Moms and babies shouldn’t need heroes to defend their right to breastfeed, but in a world where nursing is still looked upon as disgusting and something to be closeted, they surely do. John Kinker is a military dad who has had to stick up for his wife’s right to breastfeed more than once. He is not just a soldier, he’s a breastfeeding defender.
My name is John Kinker, and I’ve been married to Tess for eleven years. We are blessed to have 5 amazing kids, all of whom were breastfed. After nine years of active duty service, I decided to move our family back to our small hometown of Alliance, Ohio where we currently reside.
I was never raised around breastfeeding. As we began to have children, my wife insisted on breastfeeding being the best option for adequate nutrition. Based upon all the research about breastfeeding being such a benefit to mom and baby, it was a no-brainer that our choice would be to breastfeed our children. When our first child, a son, was born that was the first time I was introduced to breastfeeding. At first I felt a little uncomfortable with it, but I wanted to support my bride. I watched her nurse, and thought to myself “how loving, how beautiful.” I was in awe of the natural bond breastfeeding formed between all of us. I never felt left out, as I snuggled with my wife and nursing son.
Our second, a girl, was born fourteen months later. Even though I wasn’t there for the first five months of her life, I encouraged my wife to nurse. I recall many emails and many letters filled with pictures, discussing how healthy and chunky our little girl was getting from mommy’s milk. I remember walking around the ship those five months showing off the beautiful pictures of my family. In a letter to my wife, I wrote: “I was showing off the picture of you and Ev and one of my newly wed shipmates, who’s wife will be giving birth shortly after we return, asked me why you had the blanket covering your shoulder. I proudly told him you were feeding Katie.”
It was four years before we would have our third child, another son. Four months after moving to our new assignment, Tess gave birth to our third child. During this time, I had found out that our base had a thrift store. We started shopping there, and while we did, my wife nursed. As always, due to her comfort level and our beliefs, she would cover up if she needed to nurse while she was shopping. About two months after we began shopping there, a newly selected chief (a friend of ours) came to our home. He had me step outside- away from my wife- and told me that if we were to continue shopping there, that my wife could not nurse. It made too many of the volunteers uncomfortable. He said “you can try to fight this if you want, but you won’t win. Even if you do, it’s still going to come out bad for you.” My exact words to him were, “I will handle this, chief.”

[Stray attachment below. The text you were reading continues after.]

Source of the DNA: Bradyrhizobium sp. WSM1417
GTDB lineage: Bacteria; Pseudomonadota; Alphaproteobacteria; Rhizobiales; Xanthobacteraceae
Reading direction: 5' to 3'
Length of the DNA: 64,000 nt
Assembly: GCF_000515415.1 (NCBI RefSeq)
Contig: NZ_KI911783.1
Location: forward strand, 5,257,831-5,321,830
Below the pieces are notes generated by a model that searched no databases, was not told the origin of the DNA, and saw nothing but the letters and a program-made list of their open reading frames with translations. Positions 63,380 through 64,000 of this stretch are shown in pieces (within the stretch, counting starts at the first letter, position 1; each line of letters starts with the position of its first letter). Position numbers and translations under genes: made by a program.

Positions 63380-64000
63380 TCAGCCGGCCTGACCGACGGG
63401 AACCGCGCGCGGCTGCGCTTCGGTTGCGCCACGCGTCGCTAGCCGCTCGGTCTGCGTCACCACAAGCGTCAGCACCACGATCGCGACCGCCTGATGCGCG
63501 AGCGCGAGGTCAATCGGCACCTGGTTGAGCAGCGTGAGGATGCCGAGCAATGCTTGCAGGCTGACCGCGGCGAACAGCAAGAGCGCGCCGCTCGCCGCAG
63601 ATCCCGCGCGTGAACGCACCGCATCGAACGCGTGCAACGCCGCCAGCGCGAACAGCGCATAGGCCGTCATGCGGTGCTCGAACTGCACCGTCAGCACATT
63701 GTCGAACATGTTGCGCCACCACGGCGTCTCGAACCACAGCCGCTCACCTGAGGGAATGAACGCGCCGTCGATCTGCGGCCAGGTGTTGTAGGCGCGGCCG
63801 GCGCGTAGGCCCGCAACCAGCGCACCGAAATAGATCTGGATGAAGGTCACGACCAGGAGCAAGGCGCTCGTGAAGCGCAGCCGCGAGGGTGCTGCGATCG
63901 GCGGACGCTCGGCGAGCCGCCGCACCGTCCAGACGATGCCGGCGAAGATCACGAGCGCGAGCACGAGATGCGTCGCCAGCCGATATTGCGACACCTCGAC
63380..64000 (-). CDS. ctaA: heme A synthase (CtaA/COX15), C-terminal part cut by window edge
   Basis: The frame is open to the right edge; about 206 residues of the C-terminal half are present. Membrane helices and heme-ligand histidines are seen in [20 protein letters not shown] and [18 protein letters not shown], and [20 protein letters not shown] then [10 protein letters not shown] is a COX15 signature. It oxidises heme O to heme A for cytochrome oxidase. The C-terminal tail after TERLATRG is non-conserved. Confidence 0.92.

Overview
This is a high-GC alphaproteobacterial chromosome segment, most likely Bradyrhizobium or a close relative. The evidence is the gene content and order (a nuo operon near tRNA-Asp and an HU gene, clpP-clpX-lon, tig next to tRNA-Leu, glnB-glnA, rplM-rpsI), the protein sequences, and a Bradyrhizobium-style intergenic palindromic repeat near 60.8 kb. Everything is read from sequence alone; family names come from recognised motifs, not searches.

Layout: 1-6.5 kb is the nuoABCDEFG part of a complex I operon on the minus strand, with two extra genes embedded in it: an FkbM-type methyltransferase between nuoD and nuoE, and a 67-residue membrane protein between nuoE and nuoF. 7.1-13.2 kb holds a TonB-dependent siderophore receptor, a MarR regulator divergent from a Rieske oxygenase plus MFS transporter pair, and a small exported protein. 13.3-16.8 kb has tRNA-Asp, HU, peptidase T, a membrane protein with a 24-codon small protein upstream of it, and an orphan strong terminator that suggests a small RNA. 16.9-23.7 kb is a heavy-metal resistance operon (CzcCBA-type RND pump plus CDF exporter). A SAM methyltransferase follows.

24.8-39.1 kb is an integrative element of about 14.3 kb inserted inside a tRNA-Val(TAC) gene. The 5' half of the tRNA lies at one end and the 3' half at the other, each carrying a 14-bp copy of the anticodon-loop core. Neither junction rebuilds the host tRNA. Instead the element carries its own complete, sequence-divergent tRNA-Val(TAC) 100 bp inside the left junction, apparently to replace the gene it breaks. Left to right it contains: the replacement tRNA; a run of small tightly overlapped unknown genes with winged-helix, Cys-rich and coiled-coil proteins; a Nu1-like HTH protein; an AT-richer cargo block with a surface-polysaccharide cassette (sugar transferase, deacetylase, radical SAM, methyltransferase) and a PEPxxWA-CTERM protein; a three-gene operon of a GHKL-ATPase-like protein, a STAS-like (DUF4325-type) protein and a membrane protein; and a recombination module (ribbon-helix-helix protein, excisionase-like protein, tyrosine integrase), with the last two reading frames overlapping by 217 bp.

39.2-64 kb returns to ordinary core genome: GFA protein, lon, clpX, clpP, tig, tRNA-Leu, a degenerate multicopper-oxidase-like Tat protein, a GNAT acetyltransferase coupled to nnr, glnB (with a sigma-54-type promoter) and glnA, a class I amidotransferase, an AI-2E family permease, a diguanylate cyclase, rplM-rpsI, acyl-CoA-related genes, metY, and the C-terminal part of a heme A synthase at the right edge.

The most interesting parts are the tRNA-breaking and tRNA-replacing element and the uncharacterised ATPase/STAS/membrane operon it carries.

I went back into our home, absolutely mortified at the news I had to tell my wife. When I did, the look that crossed her face mirrored what I felt… and she began to cry. Despite any comfort I tried to provide, for the next two days, all she could do was cry. We had not just shopped there, but also volunteered there. The commissary didn’t have any problem with her nursing while grocery shopping… so why did the thrift store? After those two days, I couldn’t stand it any longer. I did not want my wife to think that if she chose to nurse our child she had to give up any social freedom, and hide away from society. I got on the computer and pulled up the state, federal, and base laws concerning breastfeeding. I printed them out, and took them to the thrift store and the chief that had delivered the ultimatum. The chief got really upset, and yelled at me saying: “This wasn’t my decision, it came from higher up. I’m just doing what I’m told, why can’t you do the same?” It went up the chain of command, and eventually my wife was allowed to nurse and shop again. However, my stance to support my wife did end up costing us.